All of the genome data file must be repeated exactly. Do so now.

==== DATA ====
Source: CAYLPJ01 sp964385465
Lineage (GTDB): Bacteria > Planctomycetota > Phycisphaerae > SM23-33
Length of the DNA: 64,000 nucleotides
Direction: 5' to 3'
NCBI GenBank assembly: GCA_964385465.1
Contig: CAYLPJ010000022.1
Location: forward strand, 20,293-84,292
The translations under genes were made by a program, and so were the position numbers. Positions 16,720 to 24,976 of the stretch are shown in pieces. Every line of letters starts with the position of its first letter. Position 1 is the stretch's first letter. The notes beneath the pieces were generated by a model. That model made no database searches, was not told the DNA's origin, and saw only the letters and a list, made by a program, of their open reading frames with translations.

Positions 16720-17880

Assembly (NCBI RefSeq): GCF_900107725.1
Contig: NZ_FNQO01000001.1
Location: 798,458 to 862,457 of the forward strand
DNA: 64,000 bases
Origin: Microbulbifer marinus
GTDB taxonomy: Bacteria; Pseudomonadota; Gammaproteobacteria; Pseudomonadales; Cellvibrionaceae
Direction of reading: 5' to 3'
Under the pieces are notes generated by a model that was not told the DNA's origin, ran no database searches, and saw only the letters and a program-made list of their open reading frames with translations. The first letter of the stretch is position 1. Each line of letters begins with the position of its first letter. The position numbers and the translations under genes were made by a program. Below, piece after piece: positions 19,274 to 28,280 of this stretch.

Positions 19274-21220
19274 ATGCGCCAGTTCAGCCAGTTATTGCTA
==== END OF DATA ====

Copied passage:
Source: CAYLPJ01 sp964385465
Lineage (GTDB): Bacteria > Planctomycetota > Phycisphaerae > SM23-33
Length of the DNA: 64,000 nucleotides
Direction: 5' to 3'
NCBI GenBank assembly: GCA_964385465.1
Contig: CAYLPJ010000022.1
Location: forward strand, 20,293-84,292
The translations under genes were made by a program, and so were the position numbers. Positions 16,720 to 24,976 of the stretch are shown in pieces. Every line of letters starts with the position of its first letter. Position 1 is the stretch's first letter. The notes beneath the pieces were generated by a model. That model made no database searches, was not told the DNA's origin, and saw only the letters and a list, made by a program, of their open reading frames with translations.

Positions 16720-17880

Assembly (NCBI RefSeq): GCF_900107725.1
Contig: NZ_FNQO01000001.1
Location: 798,458 to 862,457 of the forward strand
DNA: 64,000 bases
Origin: Microbulbifer marinus
GTDB taxonomy: Bacteria; Pseudomonadota; Gammaproteobacteria; Pseudomonadales; Cellvibrionaceae
Direction of reading: 5' to 3'
Under the pieces are notes generated by a model that was not told the DNA's origin, ran no database searches, and saw only the letters and a program-made list of their open reading frames with translations. The first letter of the stretch is position 1. Each line of letters begins with the position of its first letter. The position numbers and the translations under genes were made by a program. Below, piece after piece: positions 19,274 to 28,280 of this stretch.

Positions 19274-21220
19274 ATGCGCCAGTTCAGCCAGTTATTGCTA